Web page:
What does Galileo apologizing or not have to do with anything? What does lobotomizing have to do with anything? It seems you believe that if you can point out some random person who behaves in a way equivalent to something the church did, then it either didn't happen, or it was just fine and dandy? What kind of standards are those?

    Well, there we go. Suddenly I too then am an ignoramus by your words. And a hater of religion. Funny, that's exactly what I predicted in the post leading up to this. Do you not hear yourself?

    Never mind that I have been a devout Christian my entire life, born to missionary parents, lived a considerable portion of my life more simply apparently than Galileo in his lavish villa. What does all this ad hominem venom get you, I wonder?

    Hank
    You're the one on the rant. You keep harping on a misguided belief about what did and did not happen to Galileo and don't even have the basic information correct. What would anyone conclude, when you refuse to even read a book or do anything but misstate facts, except that you happen to hate religion? I don't care, it's cool with me, I got no dog in that fight - maybe you only hate Catholics, I have no idea.  But read your comments and see what you would think if someone else wrote them? 
    Umm, what fact did I misstate? Was Galileo imprisoned because of his beliefs or not? The answer is yes. Was the church wrong in doing so? The answer is yes. What is there to argue about?

    All you have done is make excuses for that fact, changing the topic, attacks on persons. On top of it you accuse me, in the most vile fashion imaginable, to be a hater of religion! You have no idea what you're talking about. I made no such attack on you, and I wouldn't. Dripping condescension about refusing to read books, and then you back off and say I'm "on a rant". What if someone calls you an asshole, then gets all "oooo, why are you so upset?"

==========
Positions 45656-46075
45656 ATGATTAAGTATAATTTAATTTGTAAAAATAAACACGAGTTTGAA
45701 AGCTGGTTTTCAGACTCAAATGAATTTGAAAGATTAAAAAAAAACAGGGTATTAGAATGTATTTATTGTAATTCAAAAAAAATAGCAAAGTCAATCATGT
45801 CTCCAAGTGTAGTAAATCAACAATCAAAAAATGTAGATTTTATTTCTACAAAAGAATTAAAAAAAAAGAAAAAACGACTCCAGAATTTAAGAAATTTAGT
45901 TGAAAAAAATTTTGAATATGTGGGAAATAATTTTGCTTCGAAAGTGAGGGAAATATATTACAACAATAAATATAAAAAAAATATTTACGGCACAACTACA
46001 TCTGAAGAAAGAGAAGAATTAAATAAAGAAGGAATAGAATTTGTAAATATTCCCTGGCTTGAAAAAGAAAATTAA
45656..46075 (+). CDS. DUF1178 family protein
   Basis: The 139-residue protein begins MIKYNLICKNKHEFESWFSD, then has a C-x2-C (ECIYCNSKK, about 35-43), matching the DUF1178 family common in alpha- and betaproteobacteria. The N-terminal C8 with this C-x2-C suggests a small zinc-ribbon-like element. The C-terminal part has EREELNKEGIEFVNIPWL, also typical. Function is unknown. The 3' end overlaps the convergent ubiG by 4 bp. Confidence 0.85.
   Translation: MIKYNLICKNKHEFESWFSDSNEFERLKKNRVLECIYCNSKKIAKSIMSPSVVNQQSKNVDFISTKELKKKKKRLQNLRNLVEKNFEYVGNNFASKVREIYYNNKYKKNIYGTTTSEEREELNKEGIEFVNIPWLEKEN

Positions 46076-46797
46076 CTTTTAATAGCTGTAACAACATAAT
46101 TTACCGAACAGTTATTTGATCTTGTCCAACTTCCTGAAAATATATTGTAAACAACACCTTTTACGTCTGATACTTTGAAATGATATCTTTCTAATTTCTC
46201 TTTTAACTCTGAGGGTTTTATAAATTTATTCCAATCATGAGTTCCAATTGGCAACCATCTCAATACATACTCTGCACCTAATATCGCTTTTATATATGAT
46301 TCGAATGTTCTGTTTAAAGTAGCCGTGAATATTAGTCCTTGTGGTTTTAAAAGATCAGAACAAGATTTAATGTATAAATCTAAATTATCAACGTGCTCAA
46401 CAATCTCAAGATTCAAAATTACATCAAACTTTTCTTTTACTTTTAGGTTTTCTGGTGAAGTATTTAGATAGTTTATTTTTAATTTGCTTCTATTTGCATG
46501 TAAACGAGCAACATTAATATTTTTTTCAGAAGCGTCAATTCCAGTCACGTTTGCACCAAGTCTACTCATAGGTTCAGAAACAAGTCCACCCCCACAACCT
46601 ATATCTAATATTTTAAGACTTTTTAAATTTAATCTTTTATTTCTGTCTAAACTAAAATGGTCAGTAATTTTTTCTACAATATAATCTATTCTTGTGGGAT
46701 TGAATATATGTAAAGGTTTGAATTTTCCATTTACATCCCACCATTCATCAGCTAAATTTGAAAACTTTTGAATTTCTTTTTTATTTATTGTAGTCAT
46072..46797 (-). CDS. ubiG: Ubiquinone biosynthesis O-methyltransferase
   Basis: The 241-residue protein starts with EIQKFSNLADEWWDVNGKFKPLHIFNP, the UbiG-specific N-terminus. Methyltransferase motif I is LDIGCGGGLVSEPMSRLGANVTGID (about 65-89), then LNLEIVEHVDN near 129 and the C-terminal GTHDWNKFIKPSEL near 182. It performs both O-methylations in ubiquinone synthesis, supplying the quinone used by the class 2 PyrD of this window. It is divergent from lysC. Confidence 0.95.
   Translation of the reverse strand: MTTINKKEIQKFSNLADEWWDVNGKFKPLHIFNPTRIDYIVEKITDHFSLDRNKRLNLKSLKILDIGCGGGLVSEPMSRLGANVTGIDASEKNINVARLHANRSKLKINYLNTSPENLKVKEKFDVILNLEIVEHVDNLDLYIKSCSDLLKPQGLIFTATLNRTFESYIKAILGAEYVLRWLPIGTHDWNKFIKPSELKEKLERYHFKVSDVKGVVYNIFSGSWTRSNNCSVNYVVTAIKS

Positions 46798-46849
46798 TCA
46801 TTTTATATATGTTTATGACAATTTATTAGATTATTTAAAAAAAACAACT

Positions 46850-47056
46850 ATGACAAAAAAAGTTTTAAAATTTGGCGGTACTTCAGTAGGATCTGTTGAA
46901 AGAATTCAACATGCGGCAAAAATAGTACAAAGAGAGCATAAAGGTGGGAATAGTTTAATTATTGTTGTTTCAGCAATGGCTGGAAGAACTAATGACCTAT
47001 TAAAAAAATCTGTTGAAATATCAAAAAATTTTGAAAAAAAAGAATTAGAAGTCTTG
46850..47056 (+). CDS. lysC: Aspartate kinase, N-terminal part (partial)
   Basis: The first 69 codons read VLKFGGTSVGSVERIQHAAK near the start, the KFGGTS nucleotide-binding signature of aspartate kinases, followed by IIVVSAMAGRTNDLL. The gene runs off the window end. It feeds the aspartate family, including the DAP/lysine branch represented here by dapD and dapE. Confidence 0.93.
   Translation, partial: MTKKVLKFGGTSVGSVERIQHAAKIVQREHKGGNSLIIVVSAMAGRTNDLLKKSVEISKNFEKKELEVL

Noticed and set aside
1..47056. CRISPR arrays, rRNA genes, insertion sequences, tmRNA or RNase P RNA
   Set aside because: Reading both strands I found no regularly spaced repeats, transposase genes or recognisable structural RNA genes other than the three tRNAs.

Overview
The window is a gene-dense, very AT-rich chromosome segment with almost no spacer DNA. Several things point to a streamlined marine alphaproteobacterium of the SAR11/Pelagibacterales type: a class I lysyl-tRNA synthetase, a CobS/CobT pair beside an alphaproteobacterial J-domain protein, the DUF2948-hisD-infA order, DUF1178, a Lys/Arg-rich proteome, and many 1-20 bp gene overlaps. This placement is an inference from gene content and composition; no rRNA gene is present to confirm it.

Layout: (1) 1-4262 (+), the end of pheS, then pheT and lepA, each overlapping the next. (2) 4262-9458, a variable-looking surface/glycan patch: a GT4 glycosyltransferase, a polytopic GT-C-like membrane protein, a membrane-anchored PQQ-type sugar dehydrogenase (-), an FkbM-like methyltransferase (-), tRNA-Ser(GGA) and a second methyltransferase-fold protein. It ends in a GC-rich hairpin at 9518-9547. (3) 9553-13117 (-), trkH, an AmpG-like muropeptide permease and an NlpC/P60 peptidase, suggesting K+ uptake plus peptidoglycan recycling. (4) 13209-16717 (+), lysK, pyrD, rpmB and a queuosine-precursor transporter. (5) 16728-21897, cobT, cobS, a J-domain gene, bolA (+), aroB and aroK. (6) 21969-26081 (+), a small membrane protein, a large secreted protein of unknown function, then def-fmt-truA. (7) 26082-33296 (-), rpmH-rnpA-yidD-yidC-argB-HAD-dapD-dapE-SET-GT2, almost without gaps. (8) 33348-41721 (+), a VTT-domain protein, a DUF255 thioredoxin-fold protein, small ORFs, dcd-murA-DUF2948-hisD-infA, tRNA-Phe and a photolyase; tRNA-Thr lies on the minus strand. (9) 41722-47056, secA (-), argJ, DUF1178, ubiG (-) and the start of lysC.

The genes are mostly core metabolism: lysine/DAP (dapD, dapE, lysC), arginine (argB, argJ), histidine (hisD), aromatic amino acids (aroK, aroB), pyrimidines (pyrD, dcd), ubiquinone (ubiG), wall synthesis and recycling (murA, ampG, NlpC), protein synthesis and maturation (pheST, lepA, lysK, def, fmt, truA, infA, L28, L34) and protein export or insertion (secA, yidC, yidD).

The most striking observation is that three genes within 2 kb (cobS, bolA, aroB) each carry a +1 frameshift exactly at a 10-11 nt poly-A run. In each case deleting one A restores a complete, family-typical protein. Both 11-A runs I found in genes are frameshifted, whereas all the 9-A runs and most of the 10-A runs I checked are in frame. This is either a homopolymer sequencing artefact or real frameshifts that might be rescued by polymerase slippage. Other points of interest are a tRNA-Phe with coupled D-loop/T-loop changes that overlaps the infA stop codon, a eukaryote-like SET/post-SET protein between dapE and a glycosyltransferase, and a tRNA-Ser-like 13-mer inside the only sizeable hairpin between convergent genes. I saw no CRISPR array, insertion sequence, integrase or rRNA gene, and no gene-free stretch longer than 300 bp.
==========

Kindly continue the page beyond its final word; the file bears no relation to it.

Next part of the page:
Who runs this site anyhow? Why is it impossible to engage on substance? I'm looking for sites where discussion can be just that, instead of instant name-calling.

    Hank Campbell owns and runs the site and he is the pope here ;)

    Hank
    I don't speak ex cathedra, though people sometimes insist I do. Telling scientists what to believe or do is like herding butterflies so it would be a negative to try and do so.
    Galileo was put in jail by the church because he conducted scientific researches that could've proven that God wasn't real.

    Francis is not Francis of assisi but st Francis Xavier

    Hank
    As I said, I suspect he will say 'both', just like Benedict said about why he chose his name.  Francis Xavier is the more obscure one, Ignatius was the driving force behind Jesuits, but he was certainly popular - a whole lot of kids got named Francis Xavier at one time and a double origin sounds like the kind of thing a literate theologian would like.
    The Pope seems to hold some kind of diploma as a "chemical technician," from an "escuela secundaria industrial," but I don't think that's quite the same as a Master's degree. And the Jesuits have certainly long been friendly to science, though they were in conflict with Galileo, back in the day.

    Hank
    His bio said Master's degree but how things work in Argentina - and in individual schools of the 1960s - is variable.  Even a BS in chemistry is good enough; Thatcher had one and Bill Nye gets trotted out to represent all of science weekly but has a BS in mechanical engineering.  There wasn't as much 'there is no point unless you get a PhD' thinking about science education then.

    Everyone was in conflict with Galileo, not on heliocentricity, that had been under attack for a while and even the Pope wanted a strong argument, but the statements by the church later were much different than what they said at the time. He got a lot wrong so they were attacking his data, only later was this transformed into an 'us or them' thing about religion and science.
    There are different versions of the Pope's bio: the ones in Spanish and the ones on the Vatican web site are probably more reliable, and don't mention a Master's degree. In any case, he graduated fairly young -- before becoming a Jesuit at age 21. An accurate translation of his qualifications would probably require an understanding of the 1950s educational system in Argentina.